October 18, 2010
Posted by pamcyt under Medill
, Medill 201
, NMC 301
| Tags: Ethics
, Journalism Ethics
, Lindsay Lohan
, Paris Hilton
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We’re requiring students to include key words and a Tweet for every story they write in class. Two interesting ethical issues came up in my labs. First, students wanted to know what their goal is for the key words — are they supposed to use words that accurately reflect the story or should they sex their tags up to grab the most hits?
How do we balance those goals, they asked. What’s the ethical decision, they wondered. If you can work ‘Paris Hilton’ into your key words, even if it requires the most bizarre stretch, do you go for it to increase your SEO? Is that wrong? Don’t you want viewers/readers? If using certain words gets readers, why not? But what about credibility, accuracy and truth? But does your truth count if nobody reads its?
The second issue that arose was students’ tendency to accidentally libel subjects in their Tweets. In their actual stories they’d correctly write “arrested in connection with” or “allegedly such and such” but their Tweets were full-on convictions of nearly everyone.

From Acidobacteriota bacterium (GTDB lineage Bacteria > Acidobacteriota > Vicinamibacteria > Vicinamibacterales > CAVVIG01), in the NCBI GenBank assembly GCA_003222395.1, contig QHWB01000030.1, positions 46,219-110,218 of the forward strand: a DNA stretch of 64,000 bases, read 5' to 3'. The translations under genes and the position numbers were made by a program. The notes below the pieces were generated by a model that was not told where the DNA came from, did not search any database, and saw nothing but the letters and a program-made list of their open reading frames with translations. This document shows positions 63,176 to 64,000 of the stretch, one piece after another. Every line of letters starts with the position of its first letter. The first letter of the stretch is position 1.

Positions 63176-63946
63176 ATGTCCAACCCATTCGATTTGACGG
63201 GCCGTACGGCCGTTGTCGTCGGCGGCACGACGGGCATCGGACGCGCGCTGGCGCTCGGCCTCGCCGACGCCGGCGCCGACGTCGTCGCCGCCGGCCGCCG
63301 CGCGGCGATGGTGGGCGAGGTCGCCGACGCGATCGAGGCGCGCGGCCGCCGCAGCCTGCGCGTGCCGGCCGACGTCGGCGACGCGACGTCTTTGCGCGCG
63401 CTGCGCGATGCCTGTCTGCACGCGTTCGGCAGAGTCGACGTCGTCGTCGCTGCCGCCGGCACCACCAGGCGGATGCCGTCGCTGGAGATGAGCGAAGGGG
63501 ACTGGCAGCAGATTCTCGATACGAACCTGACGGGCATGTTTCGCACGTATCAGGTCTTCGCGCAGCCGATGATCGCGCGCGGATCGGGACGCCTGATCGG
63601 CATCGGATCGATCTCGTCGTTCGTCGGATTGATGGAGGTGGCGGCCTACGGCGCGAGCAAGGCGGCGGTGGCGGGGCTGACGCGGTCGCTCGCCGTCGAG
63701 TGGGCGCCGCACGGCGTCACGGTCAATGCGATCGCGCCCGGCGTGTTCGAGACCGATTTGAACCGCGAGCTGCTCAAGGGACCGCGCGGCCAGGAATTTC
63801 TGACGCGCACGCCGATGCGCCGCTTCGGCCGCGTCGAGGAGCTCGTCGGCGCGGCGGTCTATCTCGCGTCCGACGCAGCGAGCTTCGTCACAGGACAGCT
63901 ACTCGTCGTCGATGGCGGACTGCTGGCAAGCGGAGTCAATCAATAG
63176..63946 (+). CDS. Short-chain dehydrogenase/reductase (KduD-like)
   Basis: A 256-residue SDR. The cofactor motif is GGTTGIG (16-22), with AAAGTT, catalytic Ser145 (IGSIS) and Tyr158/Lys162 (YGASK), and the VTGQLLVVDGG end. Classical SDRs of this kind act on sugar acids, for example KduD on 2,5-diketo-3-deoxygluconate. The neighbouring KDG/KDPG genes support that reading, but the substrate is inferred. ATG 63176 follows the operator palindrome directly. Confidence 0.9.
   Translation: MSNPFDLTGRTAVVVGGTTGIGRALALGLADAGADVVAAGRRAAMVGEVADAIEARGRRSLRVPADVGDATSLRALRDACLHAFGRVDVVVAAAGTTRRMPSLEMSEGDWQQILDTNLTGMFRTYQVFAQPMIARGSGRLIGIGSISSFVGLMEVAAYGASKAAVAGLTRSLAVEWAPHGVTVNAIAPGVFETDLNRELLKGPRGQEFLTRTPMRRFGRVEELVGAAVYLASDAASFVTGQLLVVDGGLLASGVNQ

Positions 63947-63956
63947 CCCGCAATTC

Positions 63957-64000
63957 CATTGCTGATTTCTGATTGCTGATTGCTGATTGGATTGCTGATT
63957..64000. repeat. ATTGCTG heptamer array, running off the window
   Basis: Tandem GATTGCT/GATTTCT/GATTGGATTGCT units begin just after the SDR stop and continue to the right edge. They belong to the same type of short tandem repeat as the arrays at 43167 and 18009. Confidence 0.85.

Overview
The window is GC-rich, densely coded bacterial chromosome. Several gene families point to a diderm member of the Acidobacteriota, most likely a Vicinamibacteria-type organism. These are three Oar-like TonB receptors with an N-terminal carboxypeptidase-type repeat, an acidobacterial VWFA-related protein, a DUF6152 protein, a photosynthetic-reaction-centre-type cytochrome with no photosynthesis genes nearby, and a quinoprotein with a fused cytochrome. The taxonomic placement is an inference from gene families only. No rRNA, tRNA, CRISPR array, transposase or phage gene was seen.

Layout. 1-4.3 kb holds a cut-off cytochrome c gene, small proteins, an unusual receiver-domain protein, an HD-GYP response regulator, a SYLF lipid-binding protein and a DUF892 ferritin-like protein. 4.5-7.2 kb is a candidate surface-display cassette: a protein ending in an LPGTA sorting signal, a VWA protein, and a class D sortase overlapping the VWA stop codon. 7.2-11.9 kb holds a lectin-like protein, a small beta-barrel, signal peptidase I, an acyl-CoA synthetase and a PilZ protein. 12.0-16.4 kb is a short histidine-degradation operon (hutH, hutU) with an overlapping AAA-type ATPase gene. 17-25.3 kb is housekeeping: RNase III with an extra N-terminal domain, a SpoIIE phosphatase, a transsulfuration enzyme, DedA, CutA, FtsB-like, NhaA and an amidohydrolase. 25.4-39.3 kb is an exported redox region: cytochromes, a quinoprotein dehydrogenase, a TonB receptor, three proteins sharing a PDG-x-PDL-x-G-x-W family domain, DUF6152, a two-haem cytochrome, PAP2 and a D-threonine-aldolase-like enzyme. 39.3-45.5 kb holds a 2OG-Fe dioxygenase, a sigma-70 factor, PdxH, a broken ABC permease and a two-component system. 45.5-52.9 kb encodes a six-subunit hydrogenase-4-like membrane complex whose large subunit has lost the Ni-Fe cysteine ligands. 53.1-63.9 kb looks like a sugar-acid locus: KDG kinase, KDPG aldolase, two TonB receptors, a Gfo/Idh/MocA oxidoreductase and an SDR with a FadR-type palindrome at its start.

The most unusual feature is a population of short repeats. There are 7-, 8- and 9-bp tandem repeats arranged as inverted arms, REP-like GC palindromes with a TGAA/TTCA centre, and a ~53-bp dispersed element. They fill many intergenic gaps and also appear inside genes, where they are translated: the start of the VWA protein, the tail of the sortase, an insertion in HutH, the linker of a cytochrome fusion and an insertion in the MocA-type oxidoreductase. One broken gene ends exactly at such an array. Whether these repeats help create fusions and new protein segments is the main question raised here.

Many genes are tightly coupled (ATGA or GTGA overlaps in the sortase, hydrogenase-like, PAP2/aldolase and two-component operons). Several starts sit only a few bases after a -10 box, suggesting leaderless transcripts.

“Allegedly” is just too many characters to fit in a Tweet’s 140-character limit.
Both issues sparked lively class discussions and raised all the right ethical and practical questions.
June 9, 2008
So what are the rules now?
Can you interview somebody without them knowing it? What if you are a reporter and they are a public figure? What if you are a reporter and they are a non-public citizen? What if you are a citizen-reporter and they are a public figure?
Ideas & Trends
For New Journalists, All Bets, but Not Mikes, Are Off
A 61-year-old woman elbows her 5-foot-2-inch frame to the front of the crowd mobbing Bill Clinton
after a campaign event in South Dakota. As Mr. Clinton shakes her hand and holds it tight, she deftly draws him into a response to an article on the Vanity Fair Web site that examines his post-presidential life. “Sleazy” and “slimy” are among the words that issue from the former president’s mouth. Within hours, audio of the three-minute exchange — including the woman’s description of the article as a “hatchet job,” and Mr. Clinton’s description of Todd Purdum, the author and a former reporter for The New York Times, as “dishonest” — is available for the world to hear on the Huffington Post